Although this model has not been clearly defined yet, Galatas says the ideal solution would be to implement a “vertical integrated democratic model” which clubs have direct representations in their federations.
“Clubs are members-based. They are run by the people who elect a committee to represent them. Since 2006 clubs are not members of the federation so we are aiming to achieve the implementation of a vertically integrated democratic model where there is linkage and representation from top to bottom,” Galatas says
This fits one of the AAFC’s key visions, to secure voting rights on FFA Congress. The body is already a congress member and considers it important to create a system that is not exclusive and involves those at the grassroots rather than isolates them.
The release of the XI Principles comes a little over a year since the FFA scrapped the controversial National Club Identity Policy (NCIP), a policy which Galatas believes alienated people, clubs and the link strong link between tradition, multiculturalism, and football.
“The NCIP was a slap in the face to the history of the game. Australia stands for inclusiveness and welcoming migrant culture and legacy. It smacked of a totalitarian approach. Abolishing the NCIP was the first step towards demonstrating inclusiveness,” Galatas says.
Rangers Football Club have announced a week-long online Coaches Convention, set to begin on May 24, 2021.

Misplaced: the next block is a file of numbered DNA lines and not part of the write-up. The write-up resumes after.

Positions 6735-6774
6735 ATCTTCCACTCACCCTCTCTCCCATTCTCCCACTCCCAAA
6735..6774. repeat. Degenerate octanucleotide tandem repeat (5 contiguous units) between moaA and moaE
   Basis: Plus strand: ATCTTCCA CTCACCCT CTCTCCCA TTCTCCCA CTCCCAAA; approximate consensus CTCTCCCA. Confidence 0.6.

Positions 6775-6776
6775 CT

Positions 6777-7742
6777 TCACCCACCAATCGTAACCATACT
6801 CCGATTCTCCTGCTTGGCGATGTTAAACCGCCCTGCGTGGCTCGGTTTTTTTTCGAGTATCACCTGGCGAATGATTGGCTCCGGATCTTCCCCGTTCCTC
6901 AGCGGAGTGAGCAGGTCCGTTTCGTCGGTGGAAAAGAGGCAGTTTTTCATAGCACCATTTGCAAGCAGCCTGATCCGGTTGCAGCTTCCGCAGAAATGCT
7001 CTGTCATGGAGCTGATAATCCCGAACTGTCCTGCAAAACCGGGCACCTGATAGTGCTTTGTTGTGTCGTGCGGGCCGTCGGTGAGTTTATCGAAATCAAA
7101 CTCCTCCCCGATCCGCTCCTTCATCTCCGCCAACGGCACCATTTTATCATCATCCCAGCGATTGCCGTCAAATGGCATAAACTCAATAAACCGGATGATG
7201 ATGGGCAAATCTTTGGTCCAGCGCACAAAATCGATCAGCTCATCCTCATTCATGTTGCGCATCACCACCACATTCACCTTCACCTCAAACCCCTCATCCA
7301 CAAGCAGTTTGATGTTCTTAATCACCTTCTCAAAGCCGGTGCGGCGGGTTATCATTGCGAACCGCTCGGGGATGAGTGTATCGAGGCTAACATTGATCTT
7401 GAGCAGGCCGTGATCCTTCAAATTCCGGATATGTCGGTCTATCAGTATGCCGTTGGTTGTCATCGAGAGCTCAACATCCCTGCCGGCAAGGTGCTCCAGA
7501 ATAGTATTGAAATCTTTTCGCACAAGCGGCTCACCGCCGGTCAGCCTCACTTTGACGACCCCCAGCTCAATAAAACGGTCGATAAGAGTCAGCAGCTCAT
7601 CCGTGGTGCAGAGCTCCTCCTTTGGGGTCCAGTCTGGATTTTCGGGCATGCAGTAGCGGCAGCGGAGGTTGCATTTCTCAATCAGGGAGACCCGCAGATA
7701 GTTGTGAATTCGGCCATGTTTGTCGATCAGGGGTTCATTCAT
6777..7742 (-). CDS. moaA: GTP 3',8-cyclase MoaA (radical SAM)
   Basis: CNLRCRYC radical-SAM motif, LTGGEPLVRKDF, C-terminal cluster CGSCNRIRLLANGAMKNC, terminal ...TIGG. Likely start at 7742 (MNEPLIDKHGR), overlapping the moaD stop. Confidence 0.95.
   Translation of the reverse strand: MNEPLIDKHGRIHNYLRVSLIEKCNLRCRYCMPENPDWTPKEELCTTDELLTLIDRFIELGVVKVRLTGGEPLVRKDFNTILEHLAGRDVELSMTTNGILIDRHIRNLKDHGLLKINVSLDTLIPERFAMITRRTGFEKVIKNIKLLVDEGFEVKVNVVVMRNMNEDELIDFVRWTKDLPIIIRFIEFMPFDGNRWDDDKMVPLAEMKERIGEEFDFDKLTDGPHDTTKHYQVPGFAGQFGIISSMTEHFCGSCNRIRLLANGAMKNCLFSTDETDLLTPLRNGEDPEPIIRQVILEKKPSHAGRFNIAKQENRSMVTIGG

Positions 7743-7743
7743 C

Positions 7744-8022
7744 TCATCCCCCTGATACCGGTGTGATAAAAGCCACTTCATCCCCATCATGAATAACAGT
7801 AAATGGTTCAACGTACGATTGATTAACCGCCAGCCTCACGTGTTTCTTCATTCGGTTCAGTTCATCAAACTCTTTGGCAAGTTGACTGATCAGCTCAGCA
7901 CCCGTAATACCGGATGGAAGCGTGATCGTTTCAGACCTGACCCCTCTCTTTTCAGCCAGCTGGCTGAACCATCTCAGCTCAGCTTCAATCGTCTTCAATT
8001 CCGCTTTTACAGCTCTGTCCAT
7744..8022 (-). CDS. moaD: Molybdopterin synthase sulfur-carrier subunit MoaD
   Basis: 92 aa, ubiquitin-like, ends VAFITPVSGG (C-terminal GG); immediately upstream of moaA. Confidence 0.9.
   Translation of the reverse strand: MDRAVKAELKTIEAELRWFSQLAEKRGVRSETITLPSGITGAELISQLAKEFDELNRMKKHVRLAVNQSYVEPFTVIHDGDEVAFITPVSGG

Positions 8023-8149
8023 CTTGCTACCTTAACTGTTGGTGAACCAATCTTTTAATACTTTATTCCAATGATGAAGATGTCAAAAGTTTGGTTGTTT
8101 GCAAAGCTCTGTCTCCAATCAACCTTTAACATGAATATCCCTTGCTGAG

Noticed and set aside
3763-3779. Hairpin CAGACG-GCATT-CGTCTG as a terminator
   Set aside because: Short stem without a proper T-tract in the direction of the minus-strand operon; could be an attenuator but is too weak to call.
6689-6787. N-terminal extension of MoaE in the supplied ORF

The recently crowned Scottish Premiership title winners for 2020-21 will hold the convention that’s led by the renowned Rangers Soccer Academies team, as well as keynote speakers – Rangers manager and assistant manager Steven Gerrard and Gary McAllister respectively, first-team coach Michael Beale, and Sporting Director Ross Wilson.
This unique offering provides greater access to Rangers, bringing together the expertise of coaches and senior members of staff from across the club.
Taking place every evening from Monday to Friday, from 17:00 to 21:00 (BST/UTC+1), attendees are recognised with a 12-month premium subscription to the Rangers Online Academy. The first 500 registered will receive an exclusive welcome pack in the post.
The convention will contribute towards the Scottish FA and Irish FA CPD hours, with early bird offers on sale for £120 ($215) per individual.
An outline on speakers and subjects are below:
Ross Wilson – Football Department Strategy
Craig Mulholland – Academy Overview
Graeme Murty – Game Model and Curriculum
David McCallum – Professional Development Phase
Mark Spalding – Youth Development Phase
Alan Boyd – Foundation Phase
Graeme Smith – Academy Goalkeeping
Creag Robertson and Arlene Sinclair – Player Care Provision
Jamie Ramsden – The Academy Performance Strategy
Chris Milne & Olivier Materne – Academy Medical Provision
David Stevenson & Andy Scoulding – Scouting and Recruitment
Amy McDonald – Women’s and Girl’s Department Overview
Malcolm Thomson and Kevin Murphy – Women’s First Team and Girls’ Academy
Dr Victoria Campbell, Olivier Materne & Emma Traynor – ‘The Female Athlete’
George Brown – Performance Analysis
Guest Session with former Rangers player(s)
Live panel discussion with members of Academy Management Team
Steven Gerrard & Gary McAllister – Three Year Journey and 55 Title Win.
“We are thrilled to announce the inaugural Rangers Coaches Convention on the back of the club winning our 55th title and as we enter into our 150th anniversary year,” Head of Soccer Academies and International Relations, Gary Gibson said.
“As we continue to expand our partnerships across the globe, the Coaches Convention will become part of our international strategy to give coaches and fans an opportunity to access the inner workings and showcase the work within the football department.